JOHN HOOD COLUMN: 5 candidates run to replace Folwell

RALEIGH — After eight years as state treasurer of North Carolina — and prior public-service roles as school-board member, assistant commerce secretary, and four-term state legislator — Dale Folwell is running for governor in 2024.

John Hood

I’ll discuss Folwell and other gubernatorial candidates in another column. Today, I’m focusing on the five candidates seeking to replace him as state treasurer, one of the 10 officials who comprise North Carolina’s Council of State.

You may find it puzzling that we elect so many executives. I’ve long argued we ought to shorten our ballot. But even I think we should still elect our state treasurer. It’s one of the most powerful public offices — supervising the state’s pension and health plans as well as local government finances — and should occupied by someone with not only a firm grasp of investment strategy and public finance but also the fortitude to withstand special-interest pressure.

Three Republicans and two Democrats are vying for their parties’ nominations.

First on the GOP ballot is A.J. Daoud, a former police officer who owns and operates funeral homes in western North Carolina. A longtime Republican activist, Daoud has served in multiple party offices and on the commission that supervises the state lottery, where he says he “was responsible for exposing wasteful spending returning millions back towards education.”

Rachel Johnson, a former banker, later ran RayLen Vineyards and Winery, a family business in Davie County. Her husband, Mark Johnson, is a former state superintendent of public instruction and school-board member.

Asked by Business North Carolina magazine how she’d manage the state pension fund, Johnson said she’d “continue Treasurer Folwell’s good work of protecting and improving the N.C. retirement system.” She added that “there’s always a temptation in this role to flex and try to make a risky play” and pledged to be “completely independent of previous ties to Wall Street and the elites of New York finance.”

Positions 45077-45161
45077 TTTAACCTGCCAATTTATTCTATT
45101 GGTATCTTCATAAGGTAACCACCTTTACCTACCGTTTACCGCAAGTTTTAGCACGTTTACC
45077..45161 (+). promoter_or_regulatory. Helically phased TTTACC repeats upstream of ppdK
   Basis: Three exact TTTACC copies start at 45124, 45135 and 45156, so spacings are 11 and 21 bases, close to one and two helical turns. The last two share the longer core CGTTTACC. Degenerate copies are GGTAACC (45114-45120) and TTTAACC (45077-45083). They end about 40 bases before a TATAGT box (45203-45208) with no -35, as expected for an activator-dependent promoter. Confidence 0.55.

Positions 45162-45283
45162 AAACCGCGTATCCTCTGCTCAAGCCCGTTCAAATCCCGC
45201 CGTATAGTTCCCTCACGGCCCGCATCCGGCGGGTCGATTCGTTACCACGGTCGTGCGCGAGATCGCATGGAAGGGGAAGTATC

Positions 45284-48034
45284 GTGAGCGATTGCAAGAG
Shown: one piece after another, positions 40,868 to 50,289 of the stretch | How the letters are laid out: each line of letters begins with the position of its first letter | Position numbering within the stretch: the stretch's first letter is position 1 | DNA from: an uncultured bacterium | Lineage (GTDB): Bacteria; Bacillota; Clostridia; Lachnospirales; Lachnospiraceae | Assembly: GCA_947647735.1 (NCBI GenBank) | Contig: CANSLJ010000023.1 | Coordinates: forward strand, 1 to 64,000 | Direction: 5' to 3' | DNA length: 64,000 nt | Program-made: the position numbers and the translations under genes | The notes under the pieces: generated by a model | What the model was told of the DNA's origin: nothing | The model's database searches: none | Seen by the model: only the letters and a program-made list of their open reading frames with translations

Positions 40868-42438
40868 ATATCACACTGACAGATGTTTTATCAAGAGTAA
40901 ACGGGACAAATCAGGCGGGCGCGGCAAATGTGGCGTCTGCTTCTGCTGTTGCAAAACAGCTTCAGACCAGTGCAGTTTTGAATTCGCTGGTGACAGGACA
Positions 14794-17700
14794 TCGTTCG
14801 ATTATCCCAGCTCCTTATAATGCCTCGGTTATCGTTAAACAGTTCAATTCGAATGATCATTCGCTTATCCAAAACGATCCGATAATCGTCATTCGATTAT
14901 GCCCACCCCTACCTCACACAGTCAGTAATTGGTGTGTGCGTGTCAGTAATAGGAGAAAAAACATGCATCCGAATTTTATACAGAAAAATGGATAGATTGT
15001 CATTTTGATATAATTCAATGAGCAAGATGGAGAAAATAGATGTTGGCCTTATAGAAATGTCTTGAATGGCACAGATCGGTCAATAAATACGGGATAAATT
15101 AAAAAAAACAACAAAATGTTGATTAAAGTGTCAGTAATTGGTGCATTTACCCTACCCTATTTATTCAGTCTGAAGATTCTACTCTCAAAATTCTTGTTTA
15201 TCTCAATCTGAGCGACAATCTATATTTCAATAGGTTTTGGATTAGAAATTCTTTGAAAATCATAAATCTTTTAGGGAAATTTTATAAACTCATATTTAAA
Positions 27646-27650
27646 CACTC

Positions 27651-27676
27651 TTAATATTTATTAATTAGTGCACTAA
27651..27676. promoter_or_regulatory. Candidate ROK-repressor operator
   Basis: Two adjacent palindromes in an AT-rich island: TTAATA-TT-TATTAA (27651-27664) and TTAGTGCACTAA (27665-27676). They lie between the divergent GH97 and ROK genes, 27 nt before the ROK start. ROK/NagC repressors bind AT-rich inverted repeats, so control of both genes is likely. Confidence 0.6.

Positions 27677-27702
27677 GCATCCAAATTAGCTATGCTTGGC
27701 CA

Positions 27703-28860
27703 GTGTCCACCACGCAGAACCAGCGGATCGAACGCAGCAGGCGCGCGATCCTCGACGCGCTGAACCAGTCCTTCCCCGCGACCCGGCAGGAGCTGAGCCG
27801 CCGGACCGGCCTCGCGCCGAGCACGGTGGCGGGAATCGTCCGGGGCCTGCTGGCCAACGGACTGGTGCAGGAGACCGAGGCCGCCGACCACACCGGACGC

This appears to be a dig at the third Republican in the race, Brad Briner, who recently stepped down from a leadership role in a Chapel Hill-based investment firm. Among his clients was former New York Mayor and business magnate Michael Bloomberg.

Briner, who currently serves on the UNC-Chapel Hill Board of Trustees and the state treasurer’s Debt Affordability Advisory Committee, told Business North Carolina that Folwell’s investment approach has been too risk-averse, causing our pension fund to under-perform those of peer states such as Virginia. “I’m not advocating gambling,” he says. “I’m talking about taking smart, sensible steps to achieve the 6.5% to 7% annual returns that the system requires.”

Democrat Gabe Esparza, a former entrepreneur and American Express executive who served in the Biden administration as associate administrator of the U.S. Small Business Administration, also criticizes the pension fund’s performance under Folwell. But he praises the current state treasurer’s efforts to promote price transparency and competition in health care. In an interview with the Raleigh News & Observer, Esparza said the state health plan should “first directly engage with hospitals and pharmaceutical companies to negotiate long-term, stable pricing, while also investing in preventative care solutions that keep people healthy.”

His primary opponent is Wesley Harris, a three-term Democratic member of the North Carolina House who’s also worked in international tax accounting and taught economics at UNC-Charlotte. He argues the Local Government Commission under Folwell has become “too politicized” and that the treasurer has held too much pension funds in cash.

“For too long,” Harris says, “the Treasurer’s office has failed to look past tomorrow and adequately prepare our state for the challenges of the future. While doing so may yield results in the short-term, it leaves North Carolina’s funds vulnerable as our economy changes over time.”

Interestingly, the political arm of the State Employees Association of North Carolina has endorsed both Folwell for governor and Harris for state treasurer.

All these candidates have campaign websites where you can find more about their backgrounds, endorsements, and positions. Early voting for the March primary is now underway.

John Hood is a John Locke Foundation board member.